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Old 11-30-2010, 08:21 AM   #21 (permalink)
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[QUOTE=robchalmers;206792]
Quote:
Originally Posted by 320touring View Post

As for fwd .. It's dependable, safe and No fun!

QUOTE]

how VERY dare you

IIRC, The real Stig (a mr Bloemqvist) took a 1600 Group N Felicia to 3rd OVERALL on the
1996 Network Q Rally of Great Britain

My brothers was fun in the snow- until you realised that drifting was a "power OFF"" skill, rather than a "power ONNNNN" one

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Old 11-30-2010, 04:37 PM   #22 (permalink)
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3. Locking the brakes WILL NOT slow you down, only let you accelerate down the hill!!!! If you lack ABS you have to be very easy on the brakes to maintain control! Using the transmission in low gear helps a lot.

I think the lack of a massively popular rally circuit in the US contributes to the ignorance of the beauty of small front wheel drive cars in loose traction. All the good rally races are outside of the US, and I can't see a good reason why, considering we have so many mountain ranges here, and dirt roads are still very common.

I suppose the popularity of going fast in basically a straight line is too deeply imbedded into the American psyche to take enjoyment out of buzzing down narrow dirt roads in a small car (which I've done---its a blast!)
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Quote:
Originally Posted by jamesqf View Post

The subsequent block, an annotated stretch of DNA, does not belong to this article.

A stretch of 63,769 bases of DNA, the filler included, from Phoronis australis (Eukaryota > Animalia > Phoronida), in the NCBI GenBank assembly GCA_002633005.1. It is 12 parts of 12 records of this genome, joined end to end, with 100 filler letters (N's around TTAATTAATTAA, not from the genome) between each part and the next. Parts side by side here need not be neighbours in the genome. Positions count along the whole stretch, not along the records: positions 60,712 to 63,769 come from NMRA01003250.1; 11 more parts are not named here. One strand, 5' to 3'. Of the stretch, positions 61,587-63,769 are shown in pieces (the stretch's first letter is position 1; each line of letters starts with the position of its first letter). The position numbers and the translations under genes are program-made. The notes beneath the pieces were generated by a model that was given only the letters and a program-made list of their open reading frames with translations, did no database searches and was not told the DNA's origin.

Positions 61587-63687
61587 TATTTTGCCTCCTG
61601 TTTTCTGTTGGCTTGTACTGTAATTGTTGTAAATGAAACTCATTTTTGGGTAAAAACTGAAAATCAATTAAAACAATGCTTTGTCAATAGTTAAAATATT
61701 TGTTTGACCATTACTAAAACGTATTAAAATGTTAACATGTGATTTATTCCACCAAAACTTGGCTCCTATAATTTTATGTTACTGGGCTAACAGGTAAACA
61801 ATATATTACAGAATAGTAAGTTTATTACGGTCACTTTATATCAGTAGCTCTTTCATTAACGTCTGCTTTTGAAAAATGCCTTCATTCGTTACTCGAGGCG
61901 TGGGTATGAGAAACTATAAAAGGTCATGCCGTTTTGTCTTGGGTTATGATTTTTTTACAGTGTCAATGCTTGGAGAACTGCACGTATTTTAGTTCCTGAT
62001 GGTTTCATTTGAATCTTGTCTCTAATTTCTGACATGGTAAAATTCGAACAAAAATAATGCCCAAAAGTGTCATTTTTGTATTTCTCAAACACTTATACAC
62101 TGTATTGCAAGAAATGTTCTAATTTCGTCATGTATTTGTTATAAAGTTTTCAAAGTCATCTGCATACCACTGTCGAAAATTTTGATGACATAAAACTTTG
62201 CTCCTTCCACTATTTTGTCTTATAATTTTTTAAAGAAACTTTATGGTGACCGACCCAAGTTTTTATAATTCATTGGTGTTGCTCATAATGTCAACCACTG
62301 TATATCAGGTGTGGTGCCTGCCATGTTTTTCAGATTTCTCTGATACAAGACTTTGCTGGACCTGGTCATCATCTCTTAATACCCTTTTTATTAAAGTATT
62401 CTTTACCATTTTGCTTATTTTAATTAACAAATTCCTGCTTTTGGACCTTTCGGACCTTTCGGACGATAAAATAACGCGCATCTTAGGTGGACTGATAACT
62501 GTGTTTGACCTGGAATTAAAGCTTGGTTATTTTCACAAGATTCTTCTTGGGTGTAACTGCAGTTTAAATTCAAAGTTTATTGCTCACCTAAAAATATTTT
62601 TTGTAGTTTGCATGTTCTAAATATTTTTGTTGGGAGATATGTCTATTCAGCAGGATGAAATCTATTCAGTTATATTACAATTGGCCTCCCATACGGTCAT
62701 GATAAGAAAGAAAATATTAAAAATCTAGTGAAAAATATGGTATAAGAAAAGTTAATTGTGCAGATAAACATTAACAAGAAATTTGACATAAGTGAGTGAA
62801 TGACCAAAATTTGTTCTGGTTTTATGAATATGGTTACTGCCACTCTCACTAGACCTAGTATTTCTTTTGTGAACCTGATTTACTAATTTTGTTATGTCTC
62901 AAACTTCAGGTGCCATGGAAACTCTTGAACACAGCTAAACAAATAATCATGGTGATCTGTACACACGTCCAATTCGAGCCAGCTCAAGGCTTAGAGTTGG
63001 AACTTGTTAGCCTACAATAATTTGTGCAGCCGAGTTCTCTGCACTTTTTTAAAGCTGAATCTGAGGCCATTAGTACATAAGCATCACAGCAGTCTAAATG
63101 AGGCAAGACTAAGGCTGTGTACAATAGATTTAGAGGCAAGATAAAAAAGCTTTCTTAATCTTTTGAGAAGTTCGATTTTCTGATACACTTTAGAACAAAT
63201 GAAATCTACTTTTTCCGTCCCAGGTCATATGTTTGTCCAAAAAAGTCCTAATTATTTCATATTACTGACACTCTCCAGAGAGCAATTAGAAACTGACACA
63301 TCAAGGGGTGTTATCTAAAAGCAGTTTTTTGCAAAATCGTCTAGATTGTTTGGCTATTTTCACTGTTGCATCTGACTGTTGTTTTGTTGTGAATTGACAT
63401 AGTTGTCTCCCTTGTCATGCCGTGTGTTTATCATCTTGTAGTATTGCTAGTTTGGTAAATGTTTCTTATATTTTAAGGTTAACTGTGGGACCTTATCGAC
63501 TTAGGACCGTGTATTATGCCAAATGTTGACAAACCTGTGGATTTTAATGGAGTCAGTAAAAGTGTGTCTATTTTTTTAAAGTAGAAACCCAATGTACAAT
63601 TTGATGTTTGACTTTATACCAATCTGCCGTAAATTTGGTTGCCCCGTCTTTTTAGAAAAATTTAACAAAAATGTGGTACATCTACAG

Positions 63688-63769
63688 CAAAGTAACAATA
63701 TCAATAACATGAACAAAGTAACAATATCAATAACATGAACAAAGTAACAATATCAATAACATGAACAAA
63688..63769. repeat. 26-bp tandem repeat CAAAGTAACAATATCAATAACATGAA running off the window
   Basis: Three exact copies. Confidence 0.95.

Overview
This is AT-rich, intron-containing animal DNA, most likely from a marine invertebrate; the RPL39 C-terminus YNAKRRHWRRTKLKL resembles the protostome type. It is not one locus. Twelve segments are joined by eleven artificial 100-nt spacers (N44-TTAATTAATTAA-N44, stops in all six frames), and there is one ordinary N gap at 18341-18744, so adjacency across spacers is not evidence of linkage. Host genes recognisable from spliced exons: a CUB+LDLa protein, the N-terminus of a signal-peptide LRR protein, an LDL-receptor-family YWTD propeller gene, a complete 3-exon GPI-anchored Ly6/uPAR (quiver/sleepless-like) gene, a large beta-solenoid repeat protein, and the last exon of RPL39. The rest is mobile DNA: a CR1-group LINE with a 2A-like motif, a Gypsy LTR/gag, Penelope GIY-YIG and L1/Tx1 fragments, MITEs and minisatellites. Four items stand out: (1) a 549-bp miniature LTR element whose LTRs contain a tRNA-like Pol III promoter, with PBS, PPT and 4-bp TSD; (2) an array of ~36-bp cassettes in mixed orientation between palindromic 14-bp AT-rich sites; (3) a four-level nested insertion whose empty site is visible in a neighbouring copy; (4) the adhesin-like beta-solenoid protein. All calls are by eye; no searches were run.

I think you missed the point I was trying to make, which is that it's not rational to do either speed or fuel economy mods for economic reasons. You do it as a form of recreation, for the fun and for the challenge.

Last edited by ShadeTreeMech; 11-30-2010 at 04:47 PM..
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Old 11-30-2010, 04:54 PM   #23 (permalink)
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Quote:
Originally Posted by Piwoslaw View Post
Two things struck me in that video:
  1. It seems that the bus driver (around 3:20) knew what to do when sliding (turned the front wheels into the slide),
  2. Some drivers prefer to drive onto a sidewalk with pedestrians (around 2:01), rather than to hit another car. Hitting something soft won't leave a dent, hopefully.
  1. Did you notice that bus slid down the hill... and it had chains on?
  2. You are assuming there is some level of control going on there and driving onto the sidewalk is intentional. I suspect that once the slide starts, these people are in full-on panic mode and there is no rational thinking going on. The car mostly just slides where gravity/momentum takes it.

I also live near Seattle, and it was a mess out there. It literally took people 5-10 hours to drive 40 miles that day. Many people abandoned their cars on the freway because they ran out of gas, just idling along.

It snows so rarely here that few people know how to drive in it and we don't have the appropriate equipment to clear it out in a timely manner.

I drive a RWD pickup and love driving in snow. I had no problem getting around in spite of my worn out tires, but I've got a lot of experience driving in snow. My wife, on the other hand, struggled to get up a modest incline with good all season tires and nearly wrecked her FWD Vue.